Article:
Xavier was dead: to begin with. This exploitation novel by W.A. Harbinson, a man who in the nineties would put out a “non-fiction” book claiming to prove that Nazis are using concentration camp labour to build UFOs in Antarctica, is a curious beast without a centre. Can you exploit someone who was never really there?
A moment of context for Meat: it was found at the equivalent of a Free Little Library, offering the promise of a silly and quick read that would hopefully toe the right side of the exploitation line. It emphatically does not achieve that goal.
This review references systematic sexual abuse, so please avoid reading if that bothers you.
Meat follows the transformation of blue eyed teenager John Smith into the pop superstar Xavier, who can’t sing, but nobody cares. Xavier has the it factor, and has been exploited all his life. When he falls in love he becomes suddenly less pliable, but the triumvirate of people running his life — manager Harry, joyless sexpot Baby, and openly evil record label president Degruchy — will run him into the ground.
Meat is bizarre because it looks like a piece of mid-seventies filth, but it is the most literal interpretation of “exploitation” that you can get. No one between these pages is having any fun, and there’s nothing to revel in. Xavier is introduced as someone whose animal magnetism saw him get repeatedly sexually abused as a child, inspiring suicidal ideation in his admirers; he jettisons his old life only after his mother commits incest on the day of his father’s funeral.
The psychology of Xavier is not credible enough to victim blame him, it’s just that nothing makes sense about the way that he is written. He has never wanted anything, and he never wants anything. He makes himself “totally submissive with both man and woman”, and the cardboard nature of his character is frustrating. When he meets his love interest, you could reasonably expect him to come alive, but he doesn’t. Harbinson introduces the elements you’d expect in a story of rock ’n’ roll gone bad, like drug and alcohol abuse, but they serve nothing. Xavier can’t be brought low if he never existed.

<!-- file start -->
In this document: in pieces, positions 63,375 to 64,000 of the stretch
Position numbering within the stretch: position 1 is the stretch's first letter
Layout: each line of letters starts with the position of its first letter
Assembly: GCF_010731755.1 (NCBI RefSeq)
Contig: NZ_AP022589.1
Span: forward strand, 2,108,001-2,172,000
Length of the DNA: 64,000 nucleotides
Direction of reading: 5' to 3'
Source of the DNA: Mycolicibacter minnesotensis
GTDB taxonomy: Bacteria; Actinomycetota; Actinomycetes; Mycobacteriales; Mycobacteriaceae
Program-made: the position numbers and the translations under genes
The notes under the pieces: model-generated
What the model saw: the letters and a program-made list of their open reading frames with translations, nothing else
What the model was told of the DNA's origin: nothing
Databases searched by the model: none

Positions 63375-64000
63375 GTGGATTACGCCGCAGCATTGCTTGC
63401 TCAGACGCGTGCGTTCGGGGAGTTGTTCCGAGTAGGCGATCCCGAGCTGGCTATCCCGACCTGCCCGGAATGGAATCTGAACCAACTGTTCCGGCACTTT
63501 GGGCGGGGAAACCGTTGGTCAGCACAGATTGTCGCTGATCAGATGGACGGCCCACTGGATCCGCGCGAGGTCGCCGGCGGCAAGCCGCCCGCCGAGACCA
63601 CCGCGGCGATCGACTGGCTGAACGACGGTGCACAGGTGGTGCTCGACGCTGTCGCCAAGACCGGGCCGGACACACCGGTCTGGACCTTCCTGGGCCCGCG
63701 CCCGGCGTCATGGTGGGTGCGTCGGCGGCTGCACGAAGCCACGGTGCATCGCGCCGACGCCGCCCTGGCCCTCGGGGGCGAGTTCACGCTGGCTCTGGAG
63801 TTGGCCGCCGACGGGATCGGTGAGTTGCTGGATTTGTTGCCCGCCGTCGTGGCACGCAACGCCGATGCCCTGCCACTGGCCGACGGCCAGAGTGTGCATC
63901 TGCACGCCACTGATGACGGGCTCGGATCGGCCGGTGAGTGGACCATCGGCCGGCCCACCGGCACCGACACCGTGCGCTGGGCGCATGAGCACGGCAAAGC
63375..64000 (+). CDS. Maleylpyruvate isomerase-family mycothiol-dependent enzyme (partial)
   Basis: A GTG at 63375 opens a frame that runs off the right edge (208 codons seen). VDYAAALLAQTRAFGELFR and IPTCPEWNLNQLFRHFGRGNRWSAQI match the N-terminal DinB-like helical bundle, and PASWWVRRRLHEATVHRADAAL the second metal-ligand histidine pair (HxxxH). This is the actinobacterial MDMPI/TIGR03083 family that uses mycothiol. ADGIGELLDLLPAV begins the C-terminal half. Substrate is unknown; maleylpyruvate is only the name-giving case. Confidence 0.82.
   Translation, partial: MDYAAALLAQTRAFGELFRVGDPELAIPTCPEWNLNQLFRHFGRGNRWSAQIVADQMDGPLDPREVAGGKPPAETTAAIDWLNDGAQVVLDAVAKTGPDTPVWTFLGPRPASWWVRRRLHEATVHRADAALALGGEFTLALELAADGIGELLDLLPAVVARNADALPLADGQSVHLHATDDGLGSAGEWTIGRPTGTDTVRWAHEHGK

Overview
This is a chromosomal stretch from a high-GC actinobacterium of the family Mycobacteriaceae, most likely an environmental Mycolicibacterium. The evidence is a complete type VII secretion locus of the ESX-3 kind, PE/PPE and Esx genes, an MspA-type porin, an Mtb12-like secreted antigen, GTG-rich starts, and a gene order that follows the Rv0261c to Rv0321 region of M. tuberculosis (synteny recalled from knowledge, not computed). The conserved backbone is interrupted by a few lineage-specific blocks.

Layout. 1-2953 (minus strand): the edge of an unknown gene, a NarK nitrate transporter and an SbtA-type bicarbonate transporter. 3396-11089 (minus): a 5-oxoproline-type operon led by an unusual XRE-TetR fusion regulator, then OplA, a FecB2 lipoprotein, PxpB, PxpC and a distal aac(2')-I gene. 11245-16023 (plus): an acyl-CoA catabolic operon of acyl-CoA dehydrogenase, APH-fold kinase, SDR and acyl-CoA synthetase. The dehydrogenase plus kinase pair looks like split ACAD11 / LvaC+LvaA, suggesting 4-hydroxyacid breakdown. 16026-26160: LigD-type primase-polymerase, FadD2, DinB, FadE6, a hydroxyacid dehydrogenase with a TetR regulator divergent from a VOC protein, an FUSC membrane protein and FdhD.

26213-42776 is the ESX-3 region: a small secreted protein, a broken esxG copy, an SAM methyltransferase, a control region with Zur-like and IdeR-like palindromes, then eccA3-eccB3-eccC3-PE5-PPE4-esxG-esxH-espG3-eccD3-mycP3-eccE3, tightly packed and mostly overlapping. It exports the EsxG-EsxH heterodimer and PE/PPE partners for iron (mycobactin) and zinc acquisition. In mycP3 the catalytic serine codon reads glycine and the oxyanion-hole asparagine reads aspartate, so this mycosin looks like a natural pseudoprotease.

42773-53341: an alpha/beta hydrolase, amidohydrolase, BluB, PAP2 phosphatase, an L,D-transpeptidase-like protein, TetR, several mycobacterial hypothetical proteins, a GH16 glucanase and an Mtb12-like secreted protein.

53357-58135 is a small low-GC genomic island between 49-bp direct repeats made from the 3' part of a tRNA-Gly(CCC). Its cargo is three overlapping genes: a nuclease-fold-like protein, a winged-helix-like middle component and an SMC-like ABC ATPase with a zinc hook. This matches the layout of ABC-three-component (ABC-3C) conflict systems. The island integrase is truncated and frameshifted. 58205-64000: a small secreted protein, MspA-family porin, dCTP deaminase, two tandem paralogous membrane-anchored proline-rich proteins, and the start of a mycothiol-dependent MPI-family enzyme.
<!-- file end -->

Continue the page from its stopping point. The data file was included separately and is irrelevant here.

The only fun part of Meat, and it’s a fleeting fun, is the characterisation of Harry’s career and approach to music. Harbinson’s impression of the recording industry is unsurprisingly cynical, but the approach to what charts and what Harry considers “art” (because he has a charming delusion that makes him believe in what he peddles) is the only legitimately satirical and skewering element of the novel. The rest of the ensemble suffer, as Bunny is mercilessly abused by Degruchy for reasons explicable only as “because he can”, with a functionally identical scene interspersed throughout literally ad nauseum.
The only moment that Meat shocks or provokes an emotion beyond disgust and befuddlement is when it loops back to the death scene described in the first chapter, and we see precisely why Bunny screamed. It is lurid and disturbing, a single image that belongs in a book much more enjoyably trashy than the one Harbinson presented.
It is incredibly unlikely that a casual reader would run into a copy of Meat in the street—the Goodreads listing doesn’t have a blurb or a cover image—but it should be avoided. The cheerfully goofy cover is a trap. Meat has no moral, but it equally has no titillation to recommend it. It leaves a greasy feeling in the pit of the reader’s soul, without having given them any enjoyment along the way.